Baht Gains This Week on Inflows Before Next Week’s GDP FiguresAnuchit Nguyen
Thailand’s baht headed for its biggest five-day gain in three weeks as overseas investors pumped funds into the nation’s assets before next week’s gross domestic product report.
GDP may have been flat in the second quarter, after contracting 0.6 percent in the previous three months, according to the median estimate in a Bloomberg survey. Overseas investors purchased a net $344 million of Thailand’s bonds and equities this week as of yesterday, exchange data show, as consumer confidence rose to an 11-month high.
“With rising stocks and recent steady risk sentiment, fund inflows to emerging markets including Thailand may continue and will support the baht,” said Tsutomu Soma, department manager of the fixed-income business unit at Rakuten Securities Inc. in Tokyo. “The baht will remain on a gradual appreciation trend.”
The currency climbed 0.9 percent from Aug. 8 and rose 0.1 percent today to 31.846 per dollar as of 3:52 p.m. in Bangkok, according to data compiled by Bloomberg. It reached 31.830 earlier today, the highest level since July 30. The baht may rise to 31.50 by mid-September, Soma predicts.
One-month implied volatility, a measure of expected exchange-rate swings used to price options, dropped 20 basis points to 4.53 percent this week, data compiled by Bloomberg show. It fell three basis points, or 0.03 percentage point. today.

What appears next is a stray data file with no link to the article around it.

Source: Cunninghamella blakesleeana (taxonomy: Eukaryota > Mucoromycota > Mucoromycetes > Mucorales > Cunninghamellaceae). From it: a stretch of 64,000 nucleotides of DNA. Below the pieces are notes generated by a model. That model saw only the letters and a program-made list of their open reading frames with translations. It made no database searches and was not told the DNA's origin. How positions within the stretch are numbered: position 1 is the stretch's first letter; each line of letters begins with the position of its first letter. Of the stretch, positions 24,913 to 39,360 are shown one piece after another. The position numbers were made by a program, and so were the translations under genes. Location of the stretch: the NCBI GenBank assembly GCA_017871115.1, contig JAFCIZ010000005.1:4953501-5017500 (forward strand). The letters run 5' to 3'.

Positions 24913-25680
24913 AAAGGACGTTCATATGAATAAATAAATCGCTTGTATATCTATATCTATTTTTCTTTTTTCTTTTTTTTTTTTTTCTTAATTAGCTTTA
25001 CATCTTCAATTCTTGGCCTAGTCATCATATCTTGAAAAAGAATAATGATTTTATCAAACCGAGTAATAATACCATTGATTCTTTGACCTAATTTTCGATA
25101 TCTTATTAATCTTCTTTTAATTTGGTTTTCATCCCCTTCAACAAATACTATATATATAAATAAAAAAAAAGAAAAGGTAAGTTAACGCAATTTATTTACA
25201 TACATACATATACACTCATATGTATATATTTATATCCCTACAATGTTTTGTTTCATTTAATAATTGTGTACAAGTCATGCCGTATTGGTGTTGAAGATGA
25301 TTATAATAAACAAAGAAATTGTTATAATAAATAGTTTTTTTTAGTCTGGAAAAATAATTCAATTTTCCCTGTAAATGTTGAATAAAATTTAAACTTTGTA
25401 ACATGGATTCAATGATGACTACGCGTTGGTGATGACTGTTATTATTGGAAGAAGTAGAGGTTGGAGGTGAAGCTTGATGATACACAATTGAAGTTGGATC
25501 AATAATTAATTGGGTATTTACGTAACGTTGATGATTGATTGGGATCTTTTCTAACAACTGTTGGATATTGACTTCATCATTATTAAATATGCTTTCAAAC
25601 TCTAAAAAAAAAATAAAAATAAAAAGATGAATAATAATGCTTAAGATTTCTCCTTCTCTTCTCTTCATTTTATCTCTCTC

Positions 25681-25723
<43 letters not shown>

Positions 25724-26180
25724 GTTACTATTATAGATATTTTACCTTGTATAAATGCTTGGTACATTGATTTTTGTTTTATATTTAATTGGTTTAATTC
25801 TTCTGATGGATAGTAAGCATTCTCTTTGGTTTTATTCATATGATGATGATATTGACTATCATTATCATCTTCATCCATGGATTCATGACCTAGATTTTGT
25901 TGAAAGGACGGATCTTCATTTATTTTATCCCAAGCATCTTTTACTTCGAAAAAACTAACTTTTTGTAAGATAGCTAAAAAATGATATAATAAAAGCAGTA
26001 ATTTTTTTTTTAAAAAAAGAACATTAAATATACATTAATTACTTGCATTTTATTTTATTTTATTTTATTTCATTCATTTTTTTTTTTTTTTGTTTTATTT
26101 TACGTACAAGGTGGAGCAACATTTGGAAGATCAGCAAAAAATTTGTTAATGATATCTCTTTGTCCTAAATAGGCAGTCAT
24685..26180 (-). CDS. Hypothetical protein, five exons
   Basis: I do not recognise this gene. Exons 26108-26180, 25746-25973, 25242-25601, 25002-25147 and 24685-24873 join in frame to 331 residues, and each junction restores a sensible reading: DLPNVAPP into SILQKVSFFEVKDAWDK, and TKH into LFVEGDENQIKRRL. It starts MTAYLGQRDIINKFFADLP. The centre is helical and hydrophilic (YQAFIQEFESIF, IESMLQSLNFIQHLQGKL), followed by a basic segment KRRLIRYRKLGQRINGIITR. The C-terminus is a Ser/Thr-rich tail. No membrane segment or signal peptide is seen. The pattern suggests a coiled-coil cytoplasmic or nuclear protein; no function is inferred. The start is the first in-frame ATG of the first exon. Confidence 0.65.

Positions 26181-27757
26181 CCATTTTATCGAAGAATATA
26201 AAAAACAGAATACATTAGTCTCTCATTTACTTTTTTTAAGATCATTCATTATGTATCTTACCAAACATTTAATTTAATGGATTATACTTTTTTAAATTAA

Thailand’s SET Index of shares climbed 1.9 percent this week to 1,548.90 late in Bangkok, headed for the highest close since June 2013.
The military government, which took control in a May 22 coup, pushed through more than 92 billion baht ($2.9 billion) in payments to farmers in June that had been delayed under the previous administration of Yingluck Shinawatra. The National Council for Peace and Order, the group of junta leaders, approved 67 billion baht in infrastructure spending, economic chief Prajin Juntong told reporters yesterday.
The Bank of Thailand kept its key interest rate unchanged for a third straight meeting on Aug. 6 as spending and consumer confidence improved after the coup ended months of political unrest.
Government bonds fell this week, with the yield on the 3.625 percent notes due June 2023 rising five basis points to 3.45 percent, according to data compiled by Bloomberg. It was little changed today.